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Annotated list of all mentions

of

Rosaline

["Rosaline" is a leading character in Shakespeare's comedy, Love's Labor's Lost, and "Rosalind" is the leading character in Shakespeare's comedy, As You Like It. Both characters are beautiful, wise, and witty.]


Romeo has been wandering in the woods at night and shutting himself up in his room during the day. His parents, worried about this behavior, ask Benvolio to talk with him. Alone with Benvolio, Romeo starts talking about his problem before he's asked. Benvolio says "Good-morrow, cousin," and Romeo replies, "Is the day so young?" (1.1.160), indicating that he's in such bad shape that he's surprised it's still morning. Benvolio informs him that it's not yet nine o'clock, and says, "Ay me! sad hours seem long" (1.1.161). The "Ay me" is a kind of sigh in words, and it appears that Romeo is inviting Benvolio to ask him why he is so sad. Benvolio does ask, and Romeo tells him that he is "Out of her favor, where I am in love" (1.1.168). Although he doesn't tell Benvolio her name, Romeo is speaking of Rosaline, and in the rest of the scene he continues to speak of her and of his hopeless love for her.

Romeo says that Rosaline is beautiful but adverse to love, and it's killing him; he says, "she's fair I love" (1.1.206), but "She hath forsworn to love, and in that vow / Do I live dead that live to tell it now" (1.1.223-224). Benvolio suggests that Romeo could learn to forget Rosaline "By giving liberty unto thine eyes; / Examine other beauties" (1.1.228), but Romeo is sure that Rosaline is the fairest of all and that he can never forget her. [Scene Summary]


In the list of invitees to Capulet's feast is "my fair niece Rosaline" (1.2.68-69). (By the way . . . It appears that Rosaline is just as much a Capulet as Tybalt is, but that doesn't seem to be an issue with Romeo, probably because his love for her is only a distant daydream.) After Romeo reads the list for Capulet's illiterate servant, Benvolio says, "At this same ancient feast of Capulet's / Sups the fair Rosaline whom thou so lovest" (1.2.82-83), and then suggests that he and Romeo go to the feast, so that Benvolio can "make thee think thy swan a crow" (1.2.87). Romeo responds that he would be a heretic in the religion of love if he admitted that there was anyone more beautiful than Rosaline, but he does agree to go with Benvolio to Capulet's, "to rejoice in splendor of mine own" (1.2.101). [Scene Summary]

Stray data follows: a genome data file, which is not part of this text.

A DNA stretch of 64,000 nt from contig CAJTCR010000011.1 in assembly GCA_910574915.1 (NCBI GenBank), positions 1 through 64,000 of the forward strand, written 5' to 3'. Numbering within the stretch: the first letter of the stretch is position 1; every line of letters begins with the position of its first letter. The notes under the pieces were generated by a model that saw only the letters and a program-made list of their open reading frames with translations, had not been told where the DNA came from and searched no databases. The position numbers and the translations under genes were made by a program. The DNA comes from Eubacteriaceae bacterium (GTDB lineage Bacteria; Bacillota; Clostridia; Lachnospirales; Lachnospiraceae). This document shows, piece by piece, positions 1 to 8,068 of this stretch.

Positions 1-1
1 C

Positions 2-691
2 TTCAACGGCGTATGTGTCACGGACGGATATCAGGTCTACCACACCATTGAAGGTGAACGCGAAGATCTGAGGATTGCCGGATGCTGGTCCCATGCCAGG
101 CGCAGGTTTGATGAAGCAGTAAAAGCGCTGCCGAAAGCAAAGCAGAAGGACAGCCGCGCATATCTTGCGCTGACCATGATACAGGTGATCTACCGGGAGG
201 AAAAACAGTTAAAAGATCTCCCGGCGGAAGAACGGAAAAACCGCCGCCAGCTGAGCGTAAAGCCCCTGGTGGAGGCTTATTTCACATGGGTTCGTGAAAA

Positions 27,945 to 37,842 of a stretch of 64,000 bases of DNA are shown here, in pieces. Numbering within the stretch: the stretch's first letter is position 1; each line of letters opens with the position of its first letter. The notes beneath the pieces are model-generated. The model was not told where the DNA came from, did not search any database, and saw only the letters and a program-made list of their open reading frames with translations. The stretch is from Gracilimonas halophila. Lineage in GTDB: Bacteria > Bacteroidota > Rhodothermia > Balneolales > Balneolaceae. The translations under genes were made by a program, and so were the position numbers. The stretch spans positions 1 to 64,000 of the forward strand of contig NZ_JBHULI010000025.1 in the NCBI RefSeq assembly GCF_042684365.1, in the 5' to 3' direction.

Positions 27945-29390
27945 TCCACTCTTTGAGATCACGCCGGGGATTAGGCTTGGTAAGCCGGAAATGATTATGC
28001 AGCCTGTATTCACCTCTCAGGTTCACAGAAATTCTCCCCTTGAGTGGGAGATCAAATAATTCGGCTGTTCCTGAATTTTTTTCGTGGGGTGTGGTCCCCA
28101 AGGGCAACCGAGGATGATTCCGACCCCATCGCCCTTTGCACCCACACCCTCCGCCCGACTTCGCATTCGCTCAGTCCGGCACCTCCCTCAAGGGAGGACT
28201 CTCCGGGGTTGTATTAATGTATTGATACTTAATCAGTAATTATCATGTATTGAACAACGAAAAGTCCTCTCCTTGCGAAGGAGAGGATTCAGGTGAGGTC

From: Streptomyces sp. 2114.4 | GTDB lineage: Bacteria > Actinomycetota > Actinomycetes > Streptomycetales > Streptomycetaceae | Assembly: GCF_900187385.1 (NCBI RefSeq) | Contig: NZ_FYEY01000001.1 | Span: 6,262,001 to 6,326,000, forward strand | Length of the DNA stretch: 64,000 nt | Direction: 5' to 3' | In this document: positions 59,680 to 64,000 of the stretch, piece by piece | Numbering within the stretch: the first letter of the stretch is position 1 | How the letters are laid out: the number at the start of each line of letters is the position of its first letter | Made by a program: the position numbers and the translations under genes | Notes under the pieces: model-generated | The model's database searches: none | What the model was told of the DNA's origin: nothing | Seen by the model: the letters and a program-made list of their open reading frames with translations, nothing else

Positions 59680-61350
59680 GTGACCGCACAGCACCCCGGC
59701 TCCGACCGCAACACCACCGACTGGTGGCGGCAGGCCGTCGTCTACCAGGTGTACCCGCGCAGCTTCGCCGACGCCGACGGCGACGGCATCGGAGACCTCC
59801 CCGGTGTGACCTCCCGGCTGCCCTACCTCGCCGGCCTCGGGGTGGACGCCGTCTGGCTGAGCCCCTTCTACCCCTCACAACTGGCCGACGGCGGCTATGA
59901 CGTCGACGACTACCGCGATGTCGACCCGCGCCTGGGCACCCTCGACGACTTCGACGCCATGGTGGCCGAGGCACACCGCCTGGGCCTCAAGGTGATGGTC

Romeo, Mercutio, Benvolio, and some others are about to make an appearance at Capulet's feast. Mercutio and Benvolio want to go right on in, but Romeo is not in the mood. He says, "Give me a torch: I am not for this ambling; / Being but heavy, I will bear the light" (1.4.11-12). As a torch-bearer, he wouldn't wear a mask or do any dancing. He's being a party-pooper, and why? Because he's "heavy," depressed, melancholy. He does make a little pun on the word "light," but he's still ruining the fun. Mercutio insists that Romeo must dance, but Romeo replies, "You have dancing shoes / With nimble soles: I have a soul of lead / So stakes me to the ground I cannot move" (1.4.14-16). "Soles . . . soul" is another pun, but more lugubrious than humorous. Mercutio points out that love and sadness don't have to go together; he says, "You are a lover; borrow Cupid's wings, / And soar with them above a common bound" (1.4.17-18). A "common bound" is an ordinary leap in a dance; Mercutio is telling Romeo that love can give him the power to make an extraordinary leap. Romeo replies that he can't borrow Cupid's wings because he has been so badly wounded by Cupid's arrow. He says that he is "so bound [tied down], / I cannot bound [leap] a pitch [height] above dull woe: / Under love's heavy burden do I sink" (1.4.20-22). All this to-do on Romeo's part is about his love for Rosaline. And -- probably -- so is his speech which ends the scene: